Aline Johnson Glass Design will definitely capture your attention!
Aline works mostly on site specific glass lighting commissions in collaboration with architects, interior- and lighting-designers. She also designs and produces exclusive kilnformed glass vessels and platters.
The Tutton and Young Team Interviewed Aline to find out more about her craft:
How and when did you want to be a maker and how did you start to realise that aim.
"I aspired to be a maker from a very young age, mimicking my parents creative endeavours in the shape of making mini furniture with my dad for my barbies and sewing-knitting tiny clothes with my mum. I knew I wanted to work in the creative industries and I studied fashion design in Holland. After a career in fashion in Italy, Holland and England, I became interested in glass and mosaics. I later studied glass at postgraduate level at Central St. Marinʼs. I set up a studio at Cockpit Arts Holborn in 2001 and moved studios to Tufnell Park in 2017."
Who did you learn from, who inspires you?
"I learned from my parents (father was an art teacher)and teachers at art college but I mostly drew inspiration from my work travels to India and China and the people I worked with. I started my fashion career working for Fiorucci in Milan and was very much inspired by Missoni in the 90ties. I worked freelance for several fashion companies and started an independent knitwear label that was going to be sold through Fiorucci in Italy and Sissy-Boy in Holland."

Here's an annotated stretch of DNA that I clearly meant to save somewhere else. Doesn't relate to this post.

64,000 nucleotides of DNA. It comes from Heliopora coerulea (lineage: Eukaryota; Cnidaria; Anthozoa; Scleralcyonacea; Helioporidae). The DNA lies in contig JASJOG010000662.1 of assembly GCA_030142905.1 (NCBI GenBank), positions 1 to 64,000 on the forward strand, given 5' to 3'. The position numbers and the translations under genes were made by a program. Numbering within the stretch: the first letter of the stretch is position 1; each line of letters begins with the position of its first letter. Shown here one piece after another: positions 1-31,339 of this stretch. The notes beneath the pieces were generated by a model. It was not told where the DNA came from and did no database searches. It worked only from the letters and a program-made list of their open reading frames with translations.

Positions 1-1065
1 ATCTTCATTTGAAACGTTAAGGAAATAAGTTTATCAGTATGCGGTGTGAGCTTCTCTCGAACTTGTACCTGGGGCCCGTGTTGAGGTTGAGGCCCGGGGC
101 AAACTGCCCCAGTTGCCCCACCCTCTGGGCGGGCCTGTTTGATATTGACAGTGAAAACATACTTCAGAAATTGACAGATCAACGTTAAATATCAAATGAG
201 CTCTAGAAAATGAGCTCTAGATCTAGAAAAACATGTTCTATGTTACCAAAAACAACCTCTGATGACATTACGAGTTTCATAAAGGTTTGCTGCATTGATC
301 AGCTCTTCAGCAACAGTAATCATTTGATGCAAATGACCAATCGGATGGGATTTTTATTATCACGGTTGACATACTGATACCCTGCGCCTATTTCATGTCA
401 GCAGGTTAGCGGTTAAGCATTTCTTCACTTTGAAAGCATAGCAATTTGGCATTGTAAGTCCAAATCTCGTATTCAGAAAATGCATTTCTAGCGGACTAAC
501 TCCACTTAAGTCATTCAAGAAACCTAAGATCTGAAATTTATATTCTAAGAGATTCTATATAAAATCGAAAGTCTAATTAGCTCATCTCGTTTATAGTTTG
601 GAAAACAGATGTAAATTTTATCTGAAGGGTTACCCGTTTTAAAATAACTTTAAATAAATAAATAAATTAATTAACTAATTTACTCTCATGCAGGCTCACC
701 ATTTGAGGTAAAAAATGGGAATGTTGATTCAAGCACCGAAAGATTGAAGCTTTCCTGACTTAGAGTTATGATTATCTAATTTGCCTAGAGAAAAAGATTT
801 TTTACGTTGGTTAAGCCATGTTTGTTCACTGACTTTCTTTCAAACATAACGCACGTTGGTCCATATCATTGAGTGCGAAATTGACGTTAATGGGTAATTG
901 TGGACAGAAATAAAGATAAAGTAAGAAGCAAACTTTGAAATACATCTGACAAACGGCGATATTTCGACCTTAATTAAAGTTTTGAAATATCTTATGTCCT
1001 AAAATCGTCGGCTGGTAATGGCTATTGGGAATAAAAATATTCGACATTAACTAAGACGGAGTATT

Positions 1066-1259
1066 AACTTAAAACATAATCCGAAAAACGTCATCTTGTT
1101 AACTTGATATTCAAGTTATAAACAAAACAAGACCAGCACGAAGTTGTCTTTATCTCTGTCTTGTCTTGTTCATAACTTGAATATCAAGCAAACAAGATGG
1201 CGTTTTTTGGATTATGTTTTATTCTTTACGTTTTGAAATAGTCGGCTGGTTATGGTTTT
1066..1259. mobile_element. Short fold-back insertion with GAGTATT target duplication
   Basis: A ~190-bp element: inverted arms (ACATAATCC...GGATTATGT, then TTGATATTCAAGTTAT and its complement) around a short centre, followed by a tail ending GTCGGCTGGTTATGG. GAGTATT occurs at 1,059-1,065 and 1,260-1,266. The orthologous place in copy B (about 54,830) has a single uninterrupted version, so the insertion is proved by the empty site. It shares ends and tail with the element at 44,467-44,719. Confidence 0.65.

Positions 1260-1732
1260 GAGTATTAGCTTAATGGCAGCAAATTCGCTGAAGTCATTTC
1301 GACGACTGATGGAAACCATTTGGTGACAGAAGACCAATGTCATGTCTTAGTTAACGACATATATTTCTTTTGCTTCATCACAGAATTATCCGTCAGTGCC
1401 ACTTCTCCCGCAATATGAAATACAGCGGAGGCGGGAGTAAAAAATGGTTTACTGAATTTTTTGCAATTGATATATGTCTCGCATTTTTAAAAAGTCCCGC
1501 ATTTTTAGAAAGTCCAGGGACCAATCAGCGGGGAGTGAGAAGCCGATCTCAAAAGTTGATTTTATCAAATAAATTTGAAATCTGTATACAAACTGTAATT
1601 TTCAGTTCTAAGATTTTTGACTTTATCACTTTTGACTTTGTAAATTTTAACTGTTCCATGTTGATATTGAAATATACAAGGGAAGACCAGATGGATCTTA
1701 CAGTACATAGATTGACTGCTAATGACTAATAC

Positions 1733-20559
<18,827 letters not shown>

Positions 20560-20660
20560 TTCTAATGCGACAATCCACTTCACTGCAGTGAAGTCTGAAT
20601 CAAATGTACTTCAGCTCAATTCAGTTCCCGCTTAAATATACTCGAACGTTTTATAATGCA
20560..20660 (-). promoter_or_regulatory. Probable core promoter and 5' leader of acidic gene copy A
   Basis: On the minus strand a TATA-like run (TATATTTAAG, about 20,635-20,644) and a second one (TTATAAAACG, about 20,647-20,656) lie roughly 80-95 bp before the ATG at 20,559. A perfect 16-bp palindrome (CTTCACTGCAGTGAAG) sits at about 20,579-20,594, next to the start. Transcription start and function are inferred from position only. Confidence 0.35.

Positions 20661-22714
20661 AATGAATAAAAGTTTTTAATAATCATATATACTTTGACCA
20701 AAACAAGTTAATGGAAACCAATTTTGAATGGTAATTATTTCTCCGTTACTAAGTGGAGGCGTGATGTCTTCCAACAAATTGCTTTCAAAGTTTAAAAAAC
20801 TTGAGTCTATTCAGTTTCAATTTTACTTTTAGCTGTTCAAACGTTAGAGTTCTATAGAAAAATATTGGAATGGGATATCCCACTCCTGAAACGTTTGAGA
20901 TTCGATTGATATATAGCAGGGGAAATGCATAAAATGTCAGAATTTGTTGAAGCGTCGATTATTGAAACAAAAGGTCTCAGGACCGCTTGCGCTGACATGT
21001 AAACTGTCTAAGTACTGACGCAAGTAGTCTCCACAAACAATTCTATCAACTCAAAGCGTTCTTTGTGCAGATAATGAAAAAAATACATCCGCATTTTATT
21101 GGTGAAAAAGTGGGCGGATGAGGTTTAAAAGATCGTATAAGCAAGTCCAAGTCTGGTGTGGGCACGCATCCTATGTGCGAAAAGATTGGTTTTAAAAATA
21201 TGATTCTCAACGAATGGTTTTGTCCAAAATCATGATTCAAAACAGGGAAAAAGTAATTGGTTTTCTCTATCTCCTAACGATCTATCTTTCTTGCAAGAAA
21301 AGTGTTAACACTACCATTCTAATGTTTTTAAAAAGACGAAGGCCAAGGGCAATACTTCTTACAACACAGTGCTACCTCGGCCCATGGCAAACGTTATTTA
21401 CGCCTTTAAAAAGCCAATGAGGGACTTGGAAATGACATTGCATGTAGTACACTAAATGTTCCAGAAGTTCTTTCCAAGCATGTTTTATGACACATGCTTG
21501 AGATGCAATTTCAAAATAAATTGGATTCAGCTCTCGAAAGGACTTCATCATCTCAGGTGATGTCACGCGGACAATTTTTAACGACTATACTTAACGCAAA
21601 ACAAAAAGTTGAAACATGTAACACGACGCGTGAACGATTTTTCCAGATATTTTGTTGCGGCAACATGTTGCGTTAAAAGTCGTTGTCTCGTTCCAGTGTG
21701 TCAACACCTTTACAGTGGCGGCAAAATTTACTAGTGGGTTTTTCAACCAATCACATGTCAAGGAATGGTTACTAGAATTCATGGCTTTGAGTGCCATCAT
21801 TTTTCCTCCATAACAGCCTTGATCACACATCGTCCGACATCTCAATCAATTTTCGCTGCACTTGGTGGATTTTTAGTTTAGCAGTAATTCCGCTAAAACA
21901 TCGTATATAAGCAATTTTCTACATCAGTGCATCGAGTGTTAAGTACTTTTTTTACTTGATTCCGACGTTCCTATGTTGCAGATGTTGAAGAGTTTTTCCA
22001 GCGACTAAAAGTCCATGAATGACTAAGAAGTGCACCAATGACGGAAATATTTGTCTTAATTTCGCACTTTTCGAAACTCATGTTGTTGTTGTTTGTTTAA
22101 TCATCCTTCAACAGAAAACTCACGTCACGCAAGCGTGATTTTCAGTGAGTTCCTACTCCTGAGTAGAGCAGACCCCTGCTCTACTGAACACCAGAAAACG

What currently inspires you and which other artists do you admire and why?
"Since living in Italy I very much admire everything to do with mosaic and glass and was very much inspired by Venini Glass. They are a traditional Murano glass blowing company that have worked with a lot of north european glass designers to create a contemporary collection.
I really admire Dale Chihuly as a glass blower for his colourful mind-blowing creations in glass and Amanda Simmons for her amazing patterned kilnformed glass in the shape of drop out platters and vessels. At the moment I am working on kilnformed drop out vessels in stripes that can be used as vessels or as lampshades.
I love working on large chandelier concepts to create statement pieces."
What is your chosen medium and what are your techniques ? Tell us a bit about your process and what environment you like to work in?
"I work with kilnformed fused glass and specifically a drop out technique. It involves creating a thick slab of fused glass, that is slumped through an opening to create the stretched drop out vessel. Timing is very accurate and you have to watch the glass stretch in the kiln at top temperature and cool it of as soon as the right shape has been created. It is very hands on and I love the fact that glass can be manipulated in a semi liquid molten state.
I have introduced lighting to my glass as it optimises the beauty of this translucent medium, and adds another dimension to the art form. It also has added value as lighting is not just seen as unnecessary luxury, more as an art form with benefits."
How has your work developed since you began and how do you see it evolving in the future?
"I love working with interior designers and private clients on lighting commissions for homes. We really work together on concept and colours and make a site specific collaboration in the shape of a chandelier or stairwell feature, or wall lighting. I work with lighting designers who keep me informed of the latest LED developments and supply me with the right components."
Which book would you recommend as inspiration?
"No books, just turn nature for inspiration and you can find all you will be looking for. The Japanese have a habit of ‘immersing in greeneryʼ for health reasons, to reset and recharge your inner battery."